Going through dusty archives, we discovered how the property had been let slip into the hands of the Nidiaci family (a similar fate was apparently shared by many other ARC initiatives around the country), and in 2008, the last Nidiaci sold the property to a building company with the unlikely name of Amore e Psiche Holding, which we soon discovered wanted to turn the buildings into luxury apartments, and the garden into a parking lot.
In 2011, 1.400 people of our small district signed a petition asking the town government to save the Nidiaci. Mayor Matteo Renzi promptly responded, announcing that saving the Nidiaci was an “absolute and irrevocable priority” for the town government.
One year later, the ludoteca in the area was closed down and the new owners started work in earnest, refurbishing the buildings and using their part of the garden as a construction site. The only sign of interest on the part of the local government was when they granted permission to the company’s trucks to drive through the garden.
Some families have been living in San Frediano for centuries, others have come recently from places as various as the UK, Naples, Moldavia, Nigeria and Japan. They were parents seeing each other every day in front of school and their differences became irrelevant. These parents decided to take matters firmly in hand. They set up an association which pressured the town government into giving them the keys of the public part of the garden, with a four-year commitment on their part to keep the garden open for children,volunteering their time.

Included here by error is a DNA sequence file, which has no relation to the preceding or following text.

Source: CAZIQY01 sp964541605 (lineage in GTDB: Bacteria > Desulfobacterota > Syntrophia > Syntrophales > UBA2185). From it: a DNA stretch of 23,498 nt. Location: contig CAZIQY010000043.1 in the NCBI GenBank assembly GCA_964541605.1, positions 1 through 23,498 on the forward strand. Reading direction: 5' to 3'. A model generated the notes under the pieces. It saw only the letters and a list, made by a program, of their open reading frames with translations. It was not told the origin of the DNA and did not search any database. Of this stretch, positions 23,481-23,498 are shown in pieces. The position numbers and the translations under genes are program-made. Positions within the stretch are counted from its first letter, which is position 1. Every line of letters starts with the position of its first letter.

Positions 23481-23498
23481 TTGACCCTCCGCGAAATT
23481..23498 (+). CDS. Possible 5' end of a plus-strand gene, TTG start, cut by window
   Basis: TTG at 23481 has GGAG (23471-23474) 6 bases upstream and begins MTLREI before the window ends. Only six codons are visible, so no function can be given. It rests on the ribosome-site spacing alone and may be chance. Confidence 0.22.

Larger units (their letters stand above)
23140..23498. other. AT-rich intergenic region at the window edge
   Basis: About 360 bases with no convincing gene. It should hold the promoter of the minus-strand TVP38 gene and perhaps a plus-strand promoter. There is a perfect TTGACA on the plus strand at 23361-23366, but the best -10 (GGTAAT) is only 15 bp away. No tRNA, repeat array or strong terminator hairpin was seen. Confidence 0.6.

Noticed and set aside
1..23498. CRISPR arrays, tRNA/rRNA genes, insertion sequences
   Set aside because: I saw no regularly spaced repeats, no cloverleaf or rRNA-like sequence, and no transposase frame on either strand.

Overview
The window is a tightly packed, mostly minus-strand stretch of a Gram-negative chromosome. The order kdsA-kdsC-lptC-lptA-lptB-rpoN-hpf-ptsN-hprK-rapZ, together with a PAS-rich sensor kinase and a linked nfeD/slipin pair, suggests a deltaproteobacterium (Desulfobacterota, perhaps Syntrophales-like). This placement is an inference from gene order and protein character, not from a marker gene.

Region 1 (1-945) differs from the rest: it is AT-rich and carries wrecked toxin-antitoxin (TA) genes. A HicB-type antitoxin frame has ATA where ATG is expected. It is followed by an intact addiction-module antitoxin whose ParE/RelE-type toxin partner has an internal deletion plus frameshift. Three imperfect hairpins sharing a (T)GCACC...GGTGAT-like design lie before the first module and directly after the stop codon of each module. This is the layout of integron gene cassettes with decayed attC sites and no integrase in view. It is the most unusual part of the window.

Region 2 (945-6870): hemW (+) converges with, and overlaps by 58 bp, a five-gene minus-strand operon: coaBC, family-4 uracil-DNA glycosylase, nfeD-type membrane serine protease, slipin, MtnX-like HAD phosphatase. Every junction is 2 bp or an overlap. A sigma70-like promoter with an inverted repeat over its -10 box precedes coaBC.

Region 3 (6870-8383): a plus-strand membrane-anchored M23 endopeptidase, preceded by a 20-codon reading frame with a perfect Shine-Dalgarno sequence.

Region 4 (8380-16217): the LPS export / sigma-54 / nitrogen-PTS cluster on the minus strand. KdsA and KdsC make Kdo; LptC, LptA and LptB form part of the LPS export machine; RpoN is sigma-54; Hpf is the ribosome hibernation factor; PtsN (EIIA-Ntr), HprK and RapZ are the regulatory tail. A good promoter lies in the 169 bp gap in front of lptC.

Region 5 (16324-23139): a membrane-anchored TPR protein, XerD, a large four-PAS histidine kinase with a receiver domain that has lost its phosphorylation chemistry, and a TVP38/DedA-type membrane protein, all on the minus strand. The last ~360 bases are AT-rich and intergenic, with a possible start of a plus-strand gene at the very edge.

The outdoor play equipment had been mostly ripped up and carted off, the day before we opened the garden water was cut off too, and we had no roof over our heads. On Halloween, we had a wonderful party, because the place is safe and walled off, but there was no electricity, so the girls dressed up as black witches were able to play hide and seek for the first time in their lives in real darkness.
Everybody did their part to keep the garden running. There were carpenters and architects, restaurant owners, cleaning women, bricklayers and harpists. But one person that gave a very important contribution, was an American, Wendy Yates, a professional violist, born in Colorado, mother of two girls. She was married to an Italian, but she had always felt out of place. That was until she started teaching violin for free to the kids of San Frediano at the Nidiaci. Then she suddenly ceased being the expat mom, and became a key figure for all the area.
To pressure the town administration into finally doing something, in January we organized a march through San Frediano. A seamstress born in Sardinia made a beautiful banner with the Green Dragon, the medieval symbol of San Frediano. Duccio, a lively eighty-year old bronze craftsman who as a boy had saved the tools of his shop in Via de’ Serragli from the Nazis, made the metal work on the flagstaff.
San Frediano is Bianco means that all the historic residents here support the “Bianchi di Santo Spirito” in the Florentine “Calcio Storico”. The Bianchi for the first time in history decided to take part in a public demonstration for their district. The families of San Frediano marched through the streets, led by two very active seven-year olds. They are Samuele whose family comes from Sardinia, and Abduh, whose family comes from Senegal. Abduh’s mother won the competition we made at the garden for the best cake, and we are still arguing about it. She actually cooked a kind of salty fried rolls that made everybody forget the sweet stuff.
By the way, would anybody be interested in helping out with unpaid English lessons for the kids at the Nidiaci?
tel.: 349-1575238 (we answer in English, too)